Author Topic: Hoppy  (Read 411 times)

Offline tommymorris

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Hoppy
« on: May 21, 2018, 11:27:09 PM »
What does hoppy mean? Bitter? Lots of hop aroma/flavor (citrus, floral, etc.)?

I like that Untappd added one word descriptors that users can select to describe beers. You can get a feel for the group think on a beer. For example, Untappd drinkers use the following descriptors for Sierra Nevada Sidecar IPA: citrusy, hoppy, crisp, citrus, and funky. (Note: I don’t get funky for this beer.)



After a while the group think likely gets self-reinforced because users probably select from the short list of common descriptors provided rather than type their own.

One descriptor that comes up a lot is “hoppy”.  Should I check it for bitter beers or hop flavored beers?

PS. Sierra Nevada is so reliable. I love all their beers. Give me Sierra Nevada and Yellow Hammer and I am good.
« Last Edit: May 21, 2018, 11:28:56 PM by alestateyall »

Offline BrewBama

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Re: Hoppy
« Reply #1 on: May 22, 2018, 12:31:43 AM »
I check this chart for my Homebrew to try to hit ‘balanced’ to ‘slightly hoppy’.



Not sure what ‘hoppy’ is outside that.


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Offline tommymorris

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Re: Hoppy
« Reply #2 on: May 22, 2018, 03:19:26 AM »
Going by that chart hoppy is just bitter.

Offline ethinson

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Re: Hoppy
« Reply #3 on: May 22, 2018, 11:57:54 AM »
Hoppy to me would be aroma/flavor.  Lots of hop presence.  Bitter would be it's own separate thing.  You can have bitter with no aroma, you can also have bitter that's not from hops, roast malts, husks, astringency type bitterness that's not hop related. 

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Offline mabrungard

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Re: Hoppy
« Reply #4 on: May 22, 2018, 11:59:03 AM »
Hoppy and bitter are not the same thing. Hoppy is the perception of hop-derived flavor or aroma. Bitter is the perception of a drying and bitter sensation at the back of the throat that counters malt and alcohol sweetness.

You can have a bitter beer without hoppiness and you can have a hoppy beer that isn't bitter.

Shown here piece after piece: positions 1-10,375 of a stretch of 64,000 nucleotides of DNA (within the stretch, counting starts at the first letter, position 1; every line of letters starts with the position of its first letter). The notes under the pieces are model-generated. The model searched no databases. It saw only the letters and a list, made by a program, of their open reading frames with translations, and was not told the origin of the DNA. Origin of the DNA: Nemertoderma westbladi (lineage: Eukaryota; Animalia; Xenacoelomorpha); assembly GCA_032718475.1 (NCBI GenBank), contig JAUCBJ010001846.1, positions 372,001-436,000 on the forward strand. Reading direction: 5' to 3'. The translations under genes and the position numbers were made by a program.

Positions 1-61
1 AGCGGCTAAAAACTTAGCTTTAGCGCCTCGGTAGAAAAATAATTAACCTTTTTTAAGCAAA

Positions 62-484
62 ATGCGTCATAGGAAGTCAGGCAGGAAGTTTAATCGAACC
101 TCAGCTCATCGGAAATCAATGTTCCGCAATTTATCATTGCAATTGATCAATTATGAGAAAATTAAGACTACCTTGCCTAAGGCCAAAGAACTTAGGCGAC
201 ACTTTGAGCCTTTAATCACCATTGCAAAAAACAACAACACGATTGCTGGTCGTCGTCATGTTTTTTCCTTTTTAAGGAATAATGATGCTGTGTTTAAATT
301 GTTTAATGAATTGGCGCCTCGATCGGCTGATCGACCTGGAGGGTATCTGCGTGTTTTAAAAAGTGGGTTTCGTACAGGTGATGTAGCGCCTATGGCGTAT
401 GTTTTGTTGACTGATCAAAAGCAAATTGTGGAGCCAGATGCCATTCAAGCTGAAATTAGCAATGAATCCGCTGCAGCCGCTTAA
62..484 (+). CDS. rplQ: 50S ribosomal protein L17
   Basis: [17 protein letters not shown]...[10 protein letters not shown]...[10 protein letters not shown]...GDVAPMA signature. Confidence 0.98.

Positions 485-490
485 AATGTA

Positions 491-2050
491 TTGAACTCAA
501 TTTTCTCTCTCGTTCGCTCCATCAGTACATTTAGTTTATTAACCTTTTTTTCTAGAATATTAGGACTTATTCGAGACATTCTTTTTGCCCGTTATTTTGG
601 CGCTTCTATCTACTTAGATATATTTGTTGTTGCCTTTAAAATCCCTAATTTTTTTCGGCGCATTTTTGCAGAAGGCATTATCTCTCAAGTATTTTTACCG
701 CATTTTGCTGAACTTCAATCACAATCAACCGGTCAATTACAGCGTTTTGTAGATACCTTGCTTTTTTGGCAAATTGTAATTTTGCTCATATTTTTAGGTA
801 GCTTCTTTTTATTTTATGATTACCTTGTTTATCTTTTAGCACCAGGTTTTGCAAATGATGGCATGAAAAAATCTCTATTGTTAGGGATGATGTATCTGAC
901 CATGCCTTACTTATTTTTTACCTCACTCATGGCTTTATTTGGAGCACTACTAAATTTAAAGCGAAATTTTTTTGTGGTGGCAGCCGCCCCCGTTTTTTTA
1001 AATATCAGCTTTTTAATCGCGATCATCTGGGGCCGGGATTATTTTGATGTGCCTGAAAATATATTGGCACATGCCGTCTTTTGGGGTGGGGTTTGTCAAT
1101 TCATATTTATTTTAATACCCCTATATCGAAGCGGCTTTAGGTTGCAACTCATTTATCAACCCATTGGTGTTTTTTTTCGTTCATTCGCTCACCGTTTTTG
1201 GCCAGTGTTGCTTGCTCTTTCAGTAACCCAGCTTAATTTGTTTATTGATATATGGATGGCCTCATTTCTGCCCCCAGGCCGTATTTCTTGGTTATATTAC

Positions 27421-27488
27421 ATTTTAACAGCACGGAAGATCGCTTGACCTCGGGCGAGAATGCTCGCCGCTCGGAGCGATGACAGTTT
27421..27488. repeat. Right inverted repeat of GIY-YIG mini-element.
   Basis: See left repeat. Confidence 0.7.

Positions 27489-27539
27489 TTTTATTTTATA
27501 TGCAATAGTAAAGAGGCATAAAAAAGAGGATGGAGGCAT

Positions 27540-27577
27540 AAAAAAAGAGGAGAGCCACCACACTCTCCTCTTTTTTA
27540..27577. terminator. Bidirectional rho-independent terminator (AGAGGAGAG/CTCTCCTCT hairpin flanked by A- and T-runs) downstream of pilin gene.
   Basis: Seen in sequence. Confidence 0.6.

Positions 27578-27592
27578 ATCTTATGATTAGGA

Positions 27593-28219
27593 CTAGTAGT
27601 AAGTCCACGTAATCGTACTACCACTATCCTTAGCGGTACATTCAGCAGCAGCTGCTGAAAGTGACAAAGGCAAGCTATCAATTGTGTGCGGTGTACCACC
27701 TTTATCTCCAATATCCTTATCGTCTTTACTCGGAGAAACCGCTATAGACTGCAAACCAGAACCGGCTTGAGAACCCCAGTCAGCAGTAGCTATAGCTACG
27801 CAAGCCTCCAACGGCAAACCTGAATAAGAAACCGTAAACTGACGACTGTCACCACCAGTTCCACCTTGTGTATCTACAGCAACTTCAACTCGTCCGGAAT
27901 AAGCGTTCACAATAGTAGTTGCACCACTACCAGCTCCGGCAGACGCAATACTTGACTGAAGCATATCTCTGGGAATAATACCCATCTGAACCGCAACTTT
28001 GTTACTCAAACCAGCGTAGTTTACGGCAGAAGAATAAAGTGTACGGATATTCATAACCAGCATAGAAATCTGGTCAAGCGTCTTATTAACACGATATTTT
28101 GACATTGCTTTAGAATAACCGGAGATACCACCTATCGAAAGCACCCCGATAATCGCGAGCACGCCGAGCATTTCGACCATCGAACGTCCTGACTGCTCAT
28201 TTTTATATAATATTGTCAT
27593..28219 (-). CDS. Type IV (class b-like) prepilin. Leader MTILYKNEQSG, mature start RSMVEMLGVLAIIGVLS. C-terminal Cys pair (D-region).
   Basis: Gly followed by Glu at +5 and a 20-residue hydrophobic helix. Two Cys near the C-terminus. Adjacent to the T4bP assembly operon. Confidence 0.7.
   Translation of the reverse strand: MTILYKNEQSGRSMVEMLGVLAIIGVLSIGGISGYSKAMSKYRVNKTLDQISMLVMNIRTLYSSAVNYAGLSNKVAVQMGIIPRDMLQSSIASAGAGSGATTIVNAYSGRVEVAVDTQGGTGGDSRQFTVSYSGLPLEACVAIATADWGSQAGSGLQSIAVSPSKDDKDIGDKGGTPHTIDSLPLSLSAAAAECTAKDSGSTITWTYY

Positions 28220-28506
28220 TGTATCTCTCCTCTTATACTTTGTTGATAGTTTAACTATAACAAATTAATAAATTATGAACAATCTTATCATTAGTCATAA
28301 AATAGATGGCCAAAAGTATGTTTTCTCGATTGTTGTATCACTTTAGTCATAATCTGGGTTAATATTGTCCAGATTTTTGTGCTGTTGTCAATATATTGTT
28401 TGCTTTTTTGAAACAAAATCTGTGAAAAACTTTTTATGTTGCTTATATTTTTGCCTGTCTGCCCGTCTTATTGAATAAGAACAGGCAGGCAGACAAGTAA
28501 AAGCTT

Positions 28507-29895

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Offline Adam

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Re: Hoppy
« Reply #5 on: May 22, 2018, 05:54:48 PM »
This is a problem I came across a lot while bartending.  People, expecially new beer drinkers, shy away from hoppy beers because they automatically associate hoppy and bitter.  I did my best to educate people that hoppy does not always have to be bitter but I feel like its an uphill battle.  Especially after the IBU wars a few years back.
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Offline tommymorris

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Re: Hoppy
« Reply #6 on: May 22, 2018, 06:51:31 PM »
I agree that hoppy should be for hop flavor and bitter for bitter beers. 

Offline denny

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Re: Hoppy
« Reply #7 on: May 22, 2018, 09:04:34 PM »
There is no official definition of "hoppy".  It's pretty much a meaningless term. 
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Offline BrewBama

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Re: Hoppy
« Reply #8 on: May 22, 2018, 09:58:25 PM »
Can I get an example of a beer that would be described as ‘hoppy’ and one that could be described as ‘bitter’?  I am thinking hop bursting at the end of the boil for ‘hoppy’ and earlier additions for ‘bitter’.  Or?


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Offline tommymorris

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Re: Hoppy
« Reply #9 on: May 22, 2018, 10:58:47 PM »
Can I get an example of a beer that would be described as ‘hoppy’ and one that could be described as ‘bitter’?  I am thinking hop bursting at the end of the boil for ‘hoppy’ and earlier additions for ‘bitter’.  Or?


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NEIPA are hoppy but not bitter.  Bitter without hop flavor and aroma seems less common, but somebody else may have an example. However, I agree, something with lots of early additions but none late would be bitter.

Offline klickitat jim

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Re: Hoppy
« Reply #10 on: May 22, 2018, 11:14:27 PM »
There is no official definition of "hoppy".  It's pretty much a meaningless term.
What? So I guess malty, watery and yeasty are right out too.

If hoppy describes a Knee-Pa, then I suppose watery would work to describe the water in a Dortmunder or ESB. Malty works for Scottish, Dunkel, or Stout. And yeasty works for Belgians and Weissen

Offline hopfenundmalz

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Re: Hoppy
« Reply #11 on: May 23, 2018, 12:43:11 AM »
Can I get an example of a beer that would be described as ‘hoppy’ and one that could be described as ‘bitter’?  I am thinking hop bursting at the end of the boil for ‘hoppy’ and earlier additions for ‘bitter’.  Or?


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NEIPA are hoppy but not bitter.  Bitter without hop flavor and aroma seems less common, but somebody else may have an example. However, I agree, something with lots of early additions but none late would be bitter.
I don’t get much aroma or hop flavor from Zum Uerige Altbier, but damn is it bitter. After six you don’t notice.
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